Cashing in on deferred passive losses
The Bankrate promise
At Bankrate we strive to help you make smarter financial decisions. While we adhere to strict , this post may contain references to products from our partners. Here's an explanation for .
Dear Tax Talk,
I have deferred passive losses on multiple rental properties that have accumulated over the last eight years to the total of around $180,000. I recently sold two of these rental properties with a net capital gain of around $200,000. I have been getting conflicting answers as to whether I can offset these two sells with the cumulative passive losses of the other properties. I know that I can offset the individual losses on the two properties sold, but would like to cash in on the other losses at the same time.
More On Real Estate Taxes:
Any help? Thank you.
Stop getting conflicting answers, and get a good CPA before you overpay your taxes. There is no gray area; your passive losses from any property or activity can go to offset income or gain from any other property or passive activity. This is true whether or not you dispose of the other properties and especially true when you do dispose of other properties.
When your adjusted gross income, or AGI (with certain modifications), exceeds $150,000, the tax law limits your losses from passive activities such as rental real estate. The losses instead are suspended and carried forward to future years, when your modified AGI allows you to claim them or if you have income, including gains, from sales of assets used in a passive activity.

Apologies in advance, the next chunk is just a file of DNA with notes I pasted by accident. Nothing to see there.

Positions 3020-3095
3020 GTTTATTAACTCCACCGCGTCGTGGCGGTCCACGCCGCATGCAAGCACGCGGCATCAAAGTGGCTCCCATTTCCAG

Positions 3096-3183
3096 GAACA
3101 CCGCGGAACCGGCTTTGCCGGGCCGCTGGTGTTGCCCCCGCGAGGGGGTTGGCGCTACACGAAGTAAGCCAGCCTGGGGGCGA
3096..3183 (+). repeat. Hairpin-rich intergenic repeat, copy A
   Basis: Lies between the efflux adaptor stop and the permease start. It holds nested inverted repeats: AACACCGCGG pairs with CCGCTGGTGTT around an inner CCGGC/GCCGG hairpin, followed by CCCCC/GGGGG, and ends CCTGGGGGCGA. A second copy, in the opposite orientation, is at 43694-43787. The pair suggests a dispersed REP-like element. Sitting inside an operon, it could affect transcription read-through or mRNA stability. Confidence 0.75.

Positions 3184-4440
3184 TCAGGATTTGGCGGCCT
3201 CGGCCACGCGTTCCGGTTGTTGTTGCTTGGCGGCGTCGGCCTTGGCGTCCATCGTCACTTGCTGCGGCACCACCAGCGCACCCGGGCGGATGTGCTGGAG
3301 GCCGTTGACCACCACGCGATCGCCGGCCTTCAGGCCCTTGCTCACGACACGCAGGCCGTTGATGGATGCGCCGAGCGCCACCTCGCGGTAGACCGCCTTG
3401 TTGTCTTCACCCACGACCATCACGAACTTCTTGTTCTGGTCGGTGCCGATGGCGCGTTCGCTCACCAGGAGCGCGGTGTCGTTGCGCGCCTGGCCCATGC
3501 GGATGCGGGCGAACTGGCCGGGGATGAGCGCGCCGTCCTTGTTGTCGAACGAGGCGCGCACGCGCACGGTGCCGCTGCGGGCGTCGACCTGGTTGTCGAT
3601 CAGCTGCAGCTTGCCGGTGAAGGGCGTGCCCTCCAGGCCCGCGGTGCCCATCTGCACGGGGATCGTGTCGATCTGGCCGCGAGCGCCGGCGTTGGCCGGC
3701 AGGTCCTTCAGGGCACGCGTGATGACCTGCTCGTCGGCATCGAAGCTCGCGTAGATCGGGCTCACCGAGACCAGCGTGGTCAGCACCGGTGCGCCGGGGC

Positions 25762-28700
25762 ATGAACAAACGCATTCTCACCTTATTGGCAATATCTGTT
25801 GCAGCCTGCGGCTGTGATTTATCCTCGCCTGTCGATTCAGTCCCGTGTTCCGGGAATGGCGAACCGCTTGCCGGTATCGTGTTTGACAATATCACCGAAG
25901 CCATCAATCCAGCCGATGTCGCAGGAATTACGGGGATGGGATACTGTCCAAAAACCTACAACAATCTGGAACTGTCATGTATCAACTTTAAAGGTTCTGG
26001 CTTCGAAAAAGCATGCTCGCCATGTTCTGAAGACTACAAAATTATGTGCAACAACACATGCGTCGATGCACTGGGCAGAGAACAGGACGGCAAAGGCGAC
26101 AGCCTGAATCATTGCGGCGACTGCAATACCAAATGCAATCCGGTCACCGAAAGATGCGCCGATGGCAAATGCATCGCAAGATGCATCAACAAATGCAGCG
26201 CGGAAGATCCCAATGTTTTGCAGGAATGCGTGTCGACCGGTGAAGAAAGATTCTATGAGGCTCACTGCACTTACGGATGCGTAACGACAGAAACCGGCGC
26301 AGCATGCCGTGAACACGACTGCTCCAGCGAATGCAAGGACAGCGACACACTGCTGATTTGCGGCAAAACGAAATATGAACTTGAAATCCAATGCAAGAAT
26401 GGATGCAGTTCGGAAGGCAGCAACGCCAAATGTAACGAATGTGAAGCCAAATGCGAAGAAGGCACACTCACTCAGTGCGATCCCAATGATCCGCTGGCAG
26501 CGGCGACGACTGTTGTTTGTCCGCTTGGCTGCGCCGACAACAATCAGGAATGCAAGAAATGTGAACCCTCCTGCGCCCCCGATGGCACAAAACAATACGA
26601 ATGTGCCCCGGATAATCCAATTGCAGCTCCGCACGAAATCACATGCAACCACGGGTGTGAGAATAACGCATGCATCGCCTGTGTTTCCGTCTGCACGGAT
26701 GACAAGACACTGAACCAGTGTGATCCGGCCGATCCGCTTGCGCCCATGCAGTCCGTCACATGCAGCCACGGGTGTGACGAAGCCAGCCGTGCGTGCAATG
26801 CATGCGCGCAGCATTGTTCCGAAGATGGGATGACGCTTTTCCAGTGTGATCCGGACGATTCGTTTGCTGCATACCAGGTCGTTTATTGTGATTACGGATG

In your case, your $200,000 in gain can be offset by all of your carryforward of $180,000, and you would end up with a net capital gain of $20,000. You should also be aware that capital losses from stock trading can offset the $200,000 in gain. If you have carryforward capital losses or losing stocks, you may want to get rid of them to increase your deductions.
Ask the adviser
To ask a question on Tax Talk, go to the “Ask the Experts” page and select “Taxes” as the topic. Read more Tax Talk columns.
To ensure compliance with requirements imposed by the IRS, we inform you that any U.S. federal tax advice contained in this communication (including any attachments) is not intended or written to be used, and cannot be used, for the purpose of (i) avoiding penalties under the Internal Revenue Code or (ii) promoting, marketing or recommending to another party any transaction or matter addressed herein. Taxpayers should seek professional advice based on their particular circumstances.